Khandi Alexander: I worked with David Simon about ten years ago on his piece The Corner for HBO and the woman whose life I played in The Corner, Fran Boyd, have been friends all this time and I love her. She’s like a sister to me. When I left CSI Miami I didn’t tell anyone and the show aired on Monday night and on Tuesday she called me that she heard I left the show. She said ’I know you left the show because you’re getting ready to work with David Simon.’ I said ’No, I just wanted to shake things up a little bit and spread my wings.’ She said ’Oh my goodness, I just called David and told him you were going to work with him.’ I said, ’Give me David’s number!’ I hadn’t talked to him in quite some time and I called and said ’David, I didn’t leave the show for any particular reason. I just left to explore the possibilities.’ He called me back because he said ’I have this role and if you’d like it, I’ll send you the script.’ It was just one of those meant-to-be things. I said, ’You don’t even have to send it. I’ll do it.’

EDGE: The ensemble is so great. You’re in good company!

KA: I’m so excited to be with these actors! It’s so cool. Unbelievably cool to work with these actors. It’s everything that I was hoping for and more.

EDGE: That first scene in the first episode with Wendell Pierce in the bar. You see so much in how you look at him and you can tell there’s a lot of drama with these two!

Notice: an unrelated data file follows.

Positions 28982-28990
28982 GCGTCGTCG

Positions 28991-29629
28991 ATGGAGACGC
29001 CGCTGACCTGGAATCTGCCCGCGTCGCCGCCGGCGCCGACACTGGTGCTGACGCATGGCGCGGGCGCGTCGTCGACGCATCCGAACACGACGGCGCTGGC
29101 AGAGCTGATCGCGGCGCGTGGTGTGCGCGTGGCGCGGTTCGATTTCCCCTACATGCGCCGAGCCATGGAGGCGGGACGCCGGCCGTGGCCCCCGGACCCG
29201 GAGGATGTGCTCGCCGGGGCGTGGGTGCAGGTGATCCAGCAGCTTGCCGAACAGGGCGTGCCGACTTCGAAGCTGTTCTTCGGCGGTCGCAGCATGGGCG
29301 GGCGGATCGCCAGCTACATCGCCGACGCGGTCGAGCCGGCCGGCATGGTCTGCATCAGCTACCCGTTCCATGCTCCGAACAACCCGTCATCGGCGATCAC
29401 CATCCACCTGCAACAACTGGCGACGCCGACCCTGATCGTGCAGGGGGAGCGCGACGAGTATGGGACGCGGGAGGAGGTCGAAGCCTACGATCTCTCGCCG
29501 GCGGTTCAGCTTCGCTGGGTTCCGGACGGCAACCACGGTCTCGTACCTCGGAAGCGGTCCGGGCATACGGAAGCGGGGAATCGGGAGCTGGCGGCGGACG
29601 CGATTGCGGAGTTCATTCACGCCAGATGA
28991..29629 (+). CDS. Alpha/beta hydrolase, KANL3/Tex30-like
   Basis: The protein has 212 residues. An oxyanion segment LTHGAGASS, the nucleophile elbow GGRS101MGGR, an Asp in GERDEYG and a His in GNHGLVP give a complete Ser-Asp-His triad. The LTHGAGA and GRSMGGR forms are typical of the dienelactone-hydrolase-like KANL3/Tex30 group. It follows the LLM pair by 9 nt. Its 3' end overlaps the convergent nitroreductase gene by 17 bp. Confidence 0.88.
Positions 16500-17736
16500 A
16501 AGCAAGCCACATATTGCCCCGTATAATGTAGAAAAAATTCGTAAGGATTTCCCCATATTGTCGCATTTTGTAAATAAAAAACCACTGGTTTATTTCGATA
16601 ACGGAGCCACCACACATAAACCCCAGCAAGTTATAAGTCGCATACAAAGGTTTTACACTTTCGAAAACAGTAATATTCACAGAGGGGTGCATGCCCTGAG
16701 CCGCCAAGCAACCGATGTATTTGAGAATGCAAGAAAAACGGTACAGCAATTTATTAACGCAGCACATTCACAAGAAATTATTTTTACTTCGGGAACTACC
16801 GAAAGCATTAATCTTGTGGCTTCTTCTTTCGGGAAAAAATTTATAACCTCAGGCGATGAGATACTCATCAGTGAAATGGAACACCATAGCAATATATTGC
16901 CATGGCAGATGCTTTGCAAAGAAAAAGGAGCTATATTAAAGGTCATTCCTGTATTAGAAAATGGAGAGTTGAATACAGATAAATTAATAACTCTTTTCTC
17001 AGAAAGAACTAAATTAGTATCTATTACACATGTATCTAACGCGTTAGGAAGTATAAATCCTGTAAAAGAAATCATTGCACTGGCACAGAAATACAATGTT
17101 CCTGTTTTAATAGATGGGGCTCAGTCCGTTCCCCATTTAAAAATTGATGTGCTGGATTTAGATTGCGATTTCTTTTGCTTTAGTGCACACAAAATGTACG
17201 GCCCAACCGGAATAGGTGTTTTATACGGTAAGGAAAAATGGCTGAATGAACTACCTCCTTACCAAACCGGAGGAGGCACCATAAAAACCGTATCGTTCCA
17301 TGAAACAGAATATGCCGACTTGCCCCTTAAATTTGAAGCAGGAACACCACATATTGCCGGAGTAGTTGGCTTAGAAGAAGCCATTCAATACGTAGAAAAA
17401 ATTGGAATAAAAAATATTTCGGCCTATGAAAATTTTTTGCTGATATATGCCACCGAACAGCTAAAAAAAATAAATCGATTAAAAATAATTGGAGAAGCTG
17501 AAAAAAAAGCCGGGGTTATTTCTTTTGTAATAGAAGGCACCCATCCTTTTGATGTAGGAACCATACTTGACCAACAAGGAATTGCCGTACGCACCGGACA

KA: Always the drama! You know it’s coming!

EDGE: One thing I’ve noticed about the show is that despite the dour state of things there is a real layer of hope. Did that attract you to the part, too?

KA: Actually, I would have done anything David was doing for the chance to work with him again because I think he’s so gifted. The fact that it was a post-Katrina story was the icing on the cake for me. Also, it was a story of these people and their emotional lives and getting to the other side. That was important to me. Also, from the musician’s point of view, you rarely see anything that goes behind the scenes with them. The way musicians and music is used in the show... I just loved all of it.

Katrina still resonates

EDGE: I can’t imagine Treme being on one of the broadcast networks. Do you agree?

KA: I think that’s absolutely accurate and I’m so grateful for HBO. They take the chances and actors are willing to go with them!

EDGE: Katrina still resonates with the whole world and how we’re all rebuilding in a way. What do you think the show is saying to us?